You’re rushing to make another flight or the next cab, hopping on the train or hunting for your rental car. You’re exhausted and hungry and so many miles from home. And you’re staring at yet another restaurant menu, battling the urge to splurge again. Whether you travel for work or pleasure, meal time can be a battle between your willpower and your taste buds. But it doesn’t have to be.
It’s not how much you eat, but how much flavor you consume that makes you full, according to Chef Michael Buttles, culinary academic director at The Art Institute of San Antonio, a branch of The Art Institute of Houston.
“It’s about balanced flavor – acid, sugar, fat, fiber and spice,” says Buttles. “Integrate what you like with that pattern because good flavors make you full. Your palate will tell you you’re full.”
While balancing flavors may be important, it’s just as essential to take a look at how the foods you’re eating are prepared. “Your body is already affected by the different time zone or elevation, don’t introduce unhealthy foods into the mix,” cautions Chef Frank Krause, culinary academic director at The Art Institute of Salt Lake City. “If something is sauteed, broiled or grilled, it tends to be healthier based on the cooking technique. Stay away from fried foods.”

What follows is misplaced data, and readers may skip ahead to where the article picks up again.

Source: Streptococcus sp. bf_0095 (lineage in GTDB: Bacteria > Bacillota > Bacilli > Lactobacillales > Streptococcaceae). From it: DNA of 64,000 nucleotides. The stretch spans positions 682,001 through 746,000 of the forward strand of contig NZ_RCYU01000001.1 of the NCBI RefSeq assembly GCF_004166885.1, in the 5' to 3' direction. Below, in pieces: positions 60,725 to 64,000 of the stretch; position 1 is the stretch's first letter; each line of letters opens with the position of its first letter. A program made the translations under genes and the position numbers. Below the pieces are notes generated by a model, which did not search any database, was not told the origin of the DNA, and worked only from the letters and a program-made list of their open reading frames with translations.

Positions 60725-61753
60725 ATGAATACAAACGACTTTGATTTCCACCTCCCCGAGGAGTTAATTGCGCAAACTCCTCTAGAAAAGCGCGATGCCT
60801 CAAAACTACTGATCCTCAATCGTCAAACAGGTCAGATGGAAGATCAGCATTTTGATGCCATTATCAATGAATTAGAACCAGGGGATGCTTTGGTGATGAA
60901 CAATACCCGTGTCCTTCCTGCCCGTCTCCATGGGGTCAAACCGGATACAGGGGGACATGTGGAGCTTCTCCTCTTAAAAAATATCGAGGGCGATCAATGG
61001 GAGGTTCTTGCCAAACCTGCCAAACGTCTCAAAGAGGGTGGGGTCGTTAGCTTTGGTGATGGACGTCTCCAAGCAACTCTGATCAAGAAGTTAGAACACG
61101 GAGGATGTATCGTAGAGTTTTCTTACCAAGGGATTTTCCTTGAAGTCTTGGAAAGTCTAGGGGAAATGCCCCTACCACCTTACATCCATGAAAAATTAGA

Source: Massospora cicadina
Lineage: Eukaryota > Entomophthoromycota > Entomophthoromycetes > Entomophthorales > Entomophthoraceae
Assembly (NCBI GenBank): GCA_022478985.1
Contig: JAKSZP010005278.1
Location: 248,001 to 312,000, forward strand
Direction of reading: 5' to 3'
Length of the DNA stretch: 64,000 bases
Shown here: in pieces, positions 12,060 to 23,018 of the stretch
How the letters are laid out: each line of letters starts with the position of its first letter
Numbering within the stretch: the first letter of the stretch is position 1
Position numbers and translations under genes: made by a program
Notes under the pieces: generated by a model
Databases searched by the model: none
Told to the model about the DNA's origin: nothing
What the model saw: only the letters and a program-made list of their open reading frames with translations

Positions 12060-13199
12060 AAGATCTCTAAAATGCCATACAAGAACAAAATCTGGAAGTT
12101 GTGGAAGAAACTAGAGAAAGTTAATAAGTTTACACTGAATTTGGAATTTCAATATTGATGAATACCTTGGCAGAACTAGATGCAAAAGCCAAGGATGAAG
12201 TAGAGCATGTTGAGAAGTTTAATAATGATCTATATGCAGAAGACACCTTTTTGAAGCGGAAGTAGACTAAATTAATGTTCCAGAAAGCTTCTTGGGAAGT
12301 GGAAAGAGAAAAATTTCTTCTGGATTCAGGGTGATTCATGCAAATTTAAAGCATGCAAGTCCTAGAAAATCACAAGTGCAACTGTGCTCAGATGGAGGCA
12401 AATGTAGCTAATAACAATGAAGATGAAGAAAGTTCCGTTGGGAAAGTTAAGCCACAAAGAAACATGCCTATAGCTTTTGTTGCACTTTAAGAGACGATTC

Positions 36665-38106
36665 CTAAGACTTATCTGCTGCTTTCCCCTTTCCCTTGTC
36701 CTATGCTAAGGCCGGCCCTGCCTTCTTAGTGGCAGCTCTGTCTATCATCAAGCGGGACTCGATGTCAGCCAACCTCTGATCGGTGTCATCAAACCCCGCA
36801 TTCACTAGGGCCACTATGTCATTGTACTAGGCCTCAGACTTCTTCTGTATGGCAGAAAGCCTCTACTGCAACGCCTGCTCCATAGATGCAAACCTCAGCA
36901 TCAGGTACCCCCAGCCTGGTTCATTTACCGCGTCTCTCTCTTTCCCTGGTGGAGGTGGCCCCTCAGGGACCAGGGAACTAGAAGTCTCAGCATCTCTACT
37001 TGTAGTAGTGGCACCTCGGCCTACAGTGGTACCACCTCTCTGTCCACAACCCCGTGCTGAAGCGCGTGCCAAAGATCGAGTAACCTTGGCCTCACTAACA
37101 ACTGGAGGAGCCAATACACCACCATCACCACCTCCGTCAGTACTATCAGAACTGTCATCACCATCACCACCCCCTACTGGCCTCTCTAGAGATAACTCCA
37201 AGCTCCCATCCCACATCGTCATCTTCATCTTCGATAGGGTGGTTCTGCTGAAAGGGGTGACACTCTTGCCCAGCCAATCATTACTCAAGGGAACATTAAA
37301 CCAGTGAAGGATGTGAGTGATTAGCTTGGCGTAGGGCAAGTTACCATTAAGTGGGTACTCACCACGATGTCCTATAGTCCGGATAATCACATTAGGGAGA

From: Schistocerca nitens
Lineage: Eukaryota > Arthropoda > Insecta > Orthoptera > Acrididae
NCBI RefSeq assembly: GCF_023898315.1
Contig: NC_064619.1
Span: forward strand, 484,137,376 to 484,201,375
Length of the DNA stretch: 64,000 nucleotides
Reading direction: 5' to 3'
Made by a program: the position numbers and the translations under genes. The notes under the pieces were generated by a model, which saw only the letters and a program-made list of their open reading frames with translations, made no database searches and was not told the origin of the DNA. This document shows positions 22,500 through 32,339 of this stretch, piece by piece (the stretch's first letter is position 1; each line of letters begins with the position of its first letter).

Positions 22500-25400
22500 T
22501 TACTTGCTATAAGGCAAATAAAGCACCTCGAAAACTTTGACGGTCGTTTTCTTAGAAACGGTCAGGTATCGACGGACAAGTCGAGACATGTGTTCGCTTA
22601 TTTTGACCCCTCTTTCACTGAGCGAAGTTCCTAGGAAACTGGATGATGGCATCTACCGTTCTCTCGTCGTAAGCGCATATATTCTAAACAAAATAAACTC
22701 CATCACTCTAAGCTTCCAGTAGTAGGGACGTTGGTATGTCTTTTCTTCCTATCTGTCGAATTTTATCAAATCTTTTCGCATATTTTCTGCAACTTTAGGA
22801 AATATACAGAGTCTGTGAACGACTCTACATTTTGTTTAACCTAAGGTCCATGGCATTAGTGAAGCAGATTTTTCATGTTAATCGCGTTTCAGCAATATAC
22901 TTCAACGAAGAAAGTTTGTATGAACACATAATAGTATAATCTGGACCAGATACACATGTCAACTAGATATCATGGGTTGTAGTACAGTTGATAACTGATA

Even though a salad can be a healthy choice for travelers, it can also be the fattiest item you order all day according to The Art Institute of Austin Culinary Academic Director Chef Andrea Alexander. “They have so many hidden calories – cheese, croutons, dressing, avocados and eggs,” she warns. “Diners need to determine what’s healthy and what’s not healthy. Keep the avocado on but put the dressing on the side and opt for a blue or goat cheese over other cheeses – they have less fat and your body utilizes them better.”
It’s easy to skip a meal or two when you’re on the go, but Krause admonishes travelers not to and advises that you pack snacks to keep hunger at bay between meals. It could keep you from making a poor decision. Those snacks – like granola bars and fruit – can also be an appetite-saver at the airport.
And then there’s portion control. Buttles says travelers need to learn what size a portion is and what size is good for them. Alexander adds a helpful tip when figuring out portion size, “If it’s bigger than your fist, it’s too big.” She says restaurants that serve small plates are a good option for diners looking to control the amount they eat while trying a variety of local tastes.
Also, don’t forget water. Staying hydrated is harder when you’re on the go, especially when you fly. Make sure to drink plenty of water or sports drinks, but try to stay away from soda.
One last piece of advice – enjoy the local fare. Whether you’ve traveled to the region on business or for pleasure, you might as well take advantage of the opportunity to try a little something new. Bon appetit.
To learn about The Art Institutes visit, www.artinstitutes.edu/nz.